A man yelling “all these Jews must die” burst into a Pittsburgh synagogue during Sabbath services Saturday, shooting indiscriminately and killing 11 congregants in the latest mass shooting in the United States.
Six people, including a police officer who confronted the attacker, were wounded, according to officials, who say two of the civilian victims are in critical condition.
This is “likely the deadliest attack on the Jewish community in the history of the United States,” according to the Anti-Defamation League.
The White House has ordered all U.S. flags on government property to be flown at half-staff through Oct. 31 “as a mark of solemn respect for the victims of the terrible act of violence.”
The Federal Bureau of Investigation is taking the lead, investigating the shooting as a hate crime.
The suspect in custody, 46-year-old Robert Bowers, from just south of the city of Pittsburgh, is in fair condition with multiple gunshot wounds, according to Pittsburgh Public Safety Director Wendell Hissrich.
Federal prosecutors have charged Bowers with 29 criminal counts, including violence and firearms offenses, and violating U.S. civil rights laws.
“We are dedicating the entire resources of my office to this federal hate crime investigation and prosecution” said Scott Brady, the U.S. attorney for western Pennsylvania.
Authorities say the suspect was armed with an assault rifle and three handguns when he entered the synagogue where about 80 people had gathered for weekly worship, as well as a circumcision ceremony.
Social media posts attributed to Bowers indicated his hatred of Jews.
In a message he apparently posted just minutes before the attack, he stated that a Jewish refugee agency, the Hebrew Immigrant Aid Society, or HIAS, “likes to bring invaders in that kill our people. I can’t wait while my people are getting slaughtered ... I’m going in.”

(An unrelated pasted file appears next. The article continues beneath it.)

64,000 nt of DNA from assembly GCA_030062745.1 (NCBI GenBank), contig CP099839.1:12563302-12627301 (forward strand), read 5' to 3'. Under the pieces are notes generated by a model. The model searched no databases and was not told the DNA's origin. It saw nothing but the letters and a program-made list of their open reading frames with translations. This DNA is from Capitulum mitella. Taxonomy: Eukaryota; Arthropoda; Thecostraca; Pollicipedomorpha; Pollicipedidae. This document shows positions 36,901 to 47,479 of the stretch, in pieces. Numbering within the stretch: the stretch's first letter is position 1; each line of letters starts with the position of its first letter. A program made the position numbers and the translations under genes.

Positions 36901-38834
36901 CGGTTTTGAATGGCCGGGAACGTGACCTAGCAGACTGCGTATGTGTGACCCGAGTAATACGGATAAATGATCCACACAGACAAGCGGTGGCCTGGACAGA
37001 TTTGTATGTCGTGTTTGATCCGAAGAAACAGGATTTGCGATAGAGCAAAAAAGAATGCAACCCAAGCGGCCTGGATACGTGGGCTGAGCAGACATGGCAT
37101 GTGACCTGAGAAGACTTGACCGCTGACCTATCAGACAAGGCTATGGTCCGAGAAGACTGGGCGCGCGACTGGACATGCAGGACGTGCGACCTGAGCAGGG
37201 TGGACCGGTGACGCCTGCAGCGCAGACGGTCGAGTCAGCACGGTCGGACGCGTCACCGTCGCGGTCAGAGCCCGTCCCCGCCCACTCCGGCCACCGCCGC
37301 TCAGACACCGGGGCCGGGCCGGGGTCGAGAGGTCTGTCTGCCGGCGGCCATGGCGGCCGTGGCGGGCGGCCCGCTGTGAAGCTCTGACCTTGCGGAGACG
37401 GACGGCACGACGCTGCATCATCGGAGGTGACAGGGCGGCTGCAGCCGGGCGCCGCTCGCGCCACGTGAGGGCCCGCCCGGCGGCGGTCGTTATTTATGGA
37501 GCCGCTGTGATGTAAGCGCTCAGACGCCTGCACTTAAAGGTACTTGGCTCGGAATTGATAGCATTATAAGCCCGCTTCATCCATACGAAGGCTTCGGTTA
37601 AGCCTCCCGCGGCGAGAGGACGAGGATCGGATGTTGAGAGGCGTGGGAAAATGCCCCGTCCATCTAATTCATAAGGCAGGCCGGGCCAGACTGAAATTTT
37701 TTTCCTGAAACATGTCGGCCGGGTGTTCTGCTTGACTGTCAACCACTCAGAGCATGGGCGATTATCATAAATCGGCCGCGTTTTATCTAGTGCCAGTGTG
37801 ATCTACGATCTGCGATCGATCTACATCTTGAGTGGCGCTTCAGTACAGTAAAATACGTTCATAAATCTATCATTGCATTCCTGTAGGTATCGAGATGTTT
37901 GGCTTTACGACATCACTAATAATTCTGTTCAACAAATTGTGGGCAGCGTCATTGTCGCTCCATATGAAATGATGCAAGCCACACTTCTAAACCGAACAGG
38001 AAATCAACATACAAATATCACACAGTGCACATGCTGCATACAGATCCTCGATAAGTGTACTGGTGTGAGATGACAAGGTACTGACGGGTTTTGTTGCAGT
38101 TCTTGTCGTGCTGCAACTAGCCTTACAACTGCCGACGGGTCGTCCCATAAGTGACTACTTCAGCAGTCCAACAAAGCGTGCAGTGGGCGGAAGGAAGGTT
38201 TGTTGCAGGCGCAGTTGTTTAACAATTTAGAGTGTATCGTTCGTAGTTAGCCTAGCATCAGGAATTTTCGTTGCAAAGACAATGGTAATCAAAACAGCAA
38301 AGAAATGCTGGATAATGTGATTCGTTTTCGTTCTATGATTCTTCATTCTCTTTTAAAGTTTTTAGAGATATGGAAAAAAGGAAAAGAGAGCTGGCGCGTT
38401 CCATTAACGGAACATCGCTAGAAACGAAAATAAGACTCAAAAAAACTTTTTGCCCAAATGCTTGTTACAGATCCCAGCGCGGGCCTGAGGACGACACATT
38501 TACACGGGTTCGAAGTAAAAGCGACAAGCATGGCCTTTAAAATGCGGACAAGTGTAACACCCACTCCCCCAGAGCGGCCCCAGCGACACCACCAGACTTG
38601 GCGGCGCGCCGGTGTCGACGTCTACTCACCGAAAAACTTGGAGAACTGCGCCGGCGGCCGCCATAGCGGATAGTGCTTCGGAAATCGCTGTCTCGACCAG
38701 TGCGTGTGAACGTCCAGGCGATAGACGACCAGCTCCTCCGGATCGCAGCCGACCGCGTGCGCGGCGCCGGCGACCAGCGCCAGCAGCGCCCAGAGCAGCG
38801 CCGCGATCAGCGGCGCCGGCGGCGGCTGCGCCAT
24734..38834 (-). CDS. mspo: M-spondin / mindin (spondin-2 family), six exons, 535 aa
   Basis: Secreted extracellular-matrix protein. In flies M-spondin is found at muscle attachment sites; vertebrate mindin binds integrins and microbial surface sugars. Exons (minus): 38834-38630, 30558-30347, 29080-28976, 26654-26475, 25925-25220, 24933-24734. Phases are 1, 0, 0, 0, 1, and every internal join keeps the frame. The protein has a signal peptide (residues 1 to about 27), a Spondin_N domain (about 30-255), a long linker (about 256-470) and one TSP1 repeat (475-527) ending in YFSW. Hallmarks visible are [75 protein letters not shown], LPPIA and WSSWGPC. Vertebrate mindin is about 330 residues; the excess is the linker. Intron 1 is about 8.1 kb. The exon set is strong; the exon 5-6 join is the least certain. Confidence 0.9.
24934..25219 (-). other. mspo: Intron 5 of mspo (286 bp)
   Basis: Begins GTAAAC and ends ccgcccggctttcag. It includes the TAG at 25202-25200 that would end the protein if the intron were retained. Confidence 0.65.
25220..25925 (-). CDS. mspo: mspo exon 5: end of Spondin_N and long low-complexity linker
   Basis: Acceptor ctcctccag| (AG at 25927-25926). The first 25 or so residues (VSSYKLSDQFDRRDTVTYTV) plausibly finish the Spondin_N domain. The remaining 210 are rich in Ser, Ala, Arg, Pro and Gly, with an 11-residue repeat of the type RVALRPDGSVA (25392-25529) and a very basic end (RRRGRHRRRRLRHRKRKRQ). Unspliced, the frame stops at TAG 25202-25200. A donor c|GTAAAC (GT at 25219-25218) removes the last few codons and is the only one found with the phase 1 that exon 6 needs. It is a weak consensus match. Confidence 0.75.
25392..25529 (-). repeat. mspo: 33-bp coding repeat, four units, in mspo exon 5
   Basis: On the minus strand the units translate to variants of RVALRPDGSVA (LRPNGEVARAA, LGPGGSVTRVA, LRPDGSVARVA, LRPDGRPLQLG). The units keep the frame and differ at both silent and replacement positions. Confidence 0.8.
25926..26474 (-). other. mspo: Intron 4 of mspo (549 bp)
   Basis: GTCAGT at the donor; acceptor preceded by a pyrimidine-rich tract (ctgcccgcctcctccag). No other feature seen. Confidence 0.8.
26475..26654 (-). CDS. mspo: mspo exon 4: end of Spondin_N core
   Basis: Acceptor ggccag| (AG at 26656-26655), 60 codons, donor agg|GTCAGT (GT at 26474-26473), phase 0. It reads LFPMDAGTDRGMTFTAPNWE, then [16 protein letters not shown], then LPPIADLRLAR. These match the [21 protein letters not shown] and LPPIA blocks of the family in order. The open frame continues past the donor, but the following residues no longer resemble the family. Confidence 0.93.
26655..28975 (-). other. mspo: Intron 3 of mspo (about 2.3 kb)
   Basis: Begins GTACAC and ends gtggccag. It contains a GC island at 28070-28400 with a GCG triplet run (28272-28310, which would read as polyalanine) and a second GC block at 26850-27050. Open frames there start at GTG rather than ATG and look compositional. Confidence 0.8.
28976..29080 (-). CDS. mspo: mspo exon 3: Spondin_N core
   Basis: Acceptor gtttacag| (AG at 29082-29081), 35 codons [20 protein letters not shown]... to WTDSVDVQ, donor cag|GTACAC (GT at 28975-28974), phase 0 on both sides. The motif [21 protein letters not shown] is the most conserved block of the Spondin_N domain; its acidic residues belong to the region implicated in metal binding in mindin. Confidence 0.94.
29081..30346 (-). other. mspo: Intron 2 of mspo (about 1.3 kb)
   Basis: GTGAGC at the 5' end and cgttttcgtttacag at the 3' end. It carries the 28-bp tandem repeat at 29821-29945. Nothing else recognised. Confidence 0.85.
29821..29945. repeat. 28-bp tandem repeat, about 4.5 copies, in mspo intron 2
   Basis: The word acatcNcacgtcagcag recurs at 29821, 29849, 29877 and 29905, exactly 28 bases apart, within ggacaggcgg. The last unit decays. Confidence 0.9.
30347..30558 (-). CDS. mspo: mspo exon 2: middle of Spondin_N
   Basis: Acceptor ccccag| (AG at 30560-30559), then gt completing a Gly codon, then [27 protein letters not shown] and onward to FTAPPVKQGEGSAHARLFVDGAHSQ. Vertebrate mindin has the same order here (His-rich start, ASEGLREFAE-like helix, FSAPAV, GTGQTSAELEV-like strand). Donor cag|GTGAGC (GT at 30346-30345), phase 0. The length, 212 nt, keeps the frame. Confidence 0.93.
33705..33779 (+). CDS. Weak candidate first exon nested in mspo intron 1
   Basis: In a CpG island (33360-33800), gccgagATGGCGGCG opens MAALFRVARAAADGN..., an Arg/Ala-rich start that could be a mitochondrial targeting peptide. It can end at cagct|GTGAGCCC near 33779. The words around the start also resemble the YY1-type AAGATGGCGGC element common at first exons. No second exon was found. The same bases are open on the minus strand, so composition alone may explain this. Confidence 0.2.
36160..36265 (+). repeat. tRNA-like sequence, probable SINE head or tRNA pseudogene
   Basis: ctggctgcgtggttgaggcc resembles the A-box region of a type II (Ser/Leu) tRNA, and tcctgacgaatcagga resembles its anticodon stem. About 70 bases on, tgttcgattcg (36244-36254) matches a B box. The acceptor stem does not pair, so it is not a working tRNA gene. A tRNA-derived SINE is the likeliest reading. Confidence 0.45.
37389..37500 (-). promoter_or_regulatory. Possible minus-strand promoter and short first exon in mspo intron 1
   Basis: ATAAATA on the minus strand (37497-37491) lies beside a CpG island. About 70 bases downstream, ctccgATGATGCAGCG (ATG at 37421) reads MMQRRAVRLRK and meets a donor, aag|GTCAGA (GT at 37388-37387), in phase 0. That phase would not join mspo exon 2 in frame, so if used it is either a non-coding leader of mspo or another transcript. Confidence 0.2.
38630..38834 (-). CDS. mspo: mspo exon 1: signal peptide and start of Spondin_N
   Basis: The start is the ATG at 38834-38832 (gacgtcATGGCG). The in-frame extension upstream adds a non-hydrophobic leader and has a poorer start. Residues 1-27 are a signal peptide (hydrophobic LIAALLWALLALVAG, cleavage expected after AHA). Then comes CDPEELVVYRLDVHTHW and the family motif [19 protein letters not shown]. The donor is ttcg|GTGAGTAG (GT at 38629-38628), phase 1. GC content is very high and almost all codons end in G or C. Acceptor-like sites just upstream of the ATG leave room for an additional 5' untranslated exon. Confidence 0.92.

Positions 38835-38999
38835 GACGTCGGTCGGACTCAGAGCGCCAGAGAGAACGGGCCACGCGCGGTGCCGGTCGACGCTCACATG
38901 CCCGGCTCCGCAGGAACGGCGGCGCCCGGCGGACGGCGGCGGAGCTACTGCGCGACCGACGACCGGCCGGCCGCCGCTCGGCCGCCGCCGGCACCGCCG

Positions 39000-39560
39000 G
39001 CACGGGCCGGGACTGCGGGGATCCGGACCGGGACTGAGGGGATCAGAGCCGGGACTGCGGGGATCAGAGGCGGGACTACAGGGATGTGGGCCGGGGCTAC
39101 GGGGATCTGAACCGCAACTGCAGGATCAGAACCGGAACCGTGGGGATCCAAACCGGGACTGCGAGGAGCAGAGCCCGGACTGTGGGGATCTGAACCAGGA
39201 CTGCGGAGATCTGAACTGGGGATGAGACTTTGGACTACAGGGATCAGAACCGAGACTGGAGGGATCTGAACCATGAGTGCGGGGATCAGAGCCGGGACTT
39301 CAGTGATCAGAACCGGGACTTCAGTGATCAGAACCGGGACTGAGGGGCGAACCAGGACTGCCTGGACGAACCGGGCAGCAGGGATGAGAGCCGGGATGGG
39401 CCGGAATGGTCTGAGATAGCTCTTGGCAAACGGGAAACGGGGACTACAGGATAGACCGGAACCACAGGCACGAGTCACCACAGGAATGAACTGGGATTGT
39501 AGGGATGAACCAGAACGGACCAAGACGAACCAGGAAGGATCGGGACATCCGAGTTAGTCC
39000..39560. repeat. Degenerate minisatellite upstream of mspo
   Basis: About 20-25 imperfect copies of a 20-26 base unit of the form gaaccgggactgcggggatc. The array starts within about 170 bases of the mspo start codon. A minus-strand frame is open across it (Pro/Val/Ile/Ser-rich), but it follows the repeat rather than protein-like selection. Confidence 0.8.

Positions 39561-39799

HIAS, founded in 1881, is one of nine national refugee resettlement agencies that partners with the U.S. government to resettle refugees as part of the U.S. refugee admissions programs. HIAS said in a statement that it “rescues people whose lives are in danger for being who they are.”
The FBI special agent in charge in Pittsburgh, Bob Jones, told a news conference, “We have no knowledge that he was known to law enforcement before today.”
Jones added that the synagogue mass shooting is the “most horrific crime scene” he has seen in his 22 years with the FBI.
“The vile, hate-filled poison of anti-Semitism must be condemned,” U.S. President Donald Trump declared.
“Our minds cannot comprehend the cruel hate and the twisted malice that could cause a person to unleash such terrible violence during a baby-naming ceremony — this was a baby-naming ceremony — at a sacred house of worship on the holy day of Sabbath,” Trump told the FFA, formerly known as the Future Farmers of America, at their national convention in Indiana.
During his speech, the president told the young people that he had contemplated canceling his public events today, including a political rally in Illinois, but decided that “I will go to Illinois, and we’ll keep our schedule the way it’s supposed to be, and we should all do that, and I maybe recommend that to others also.”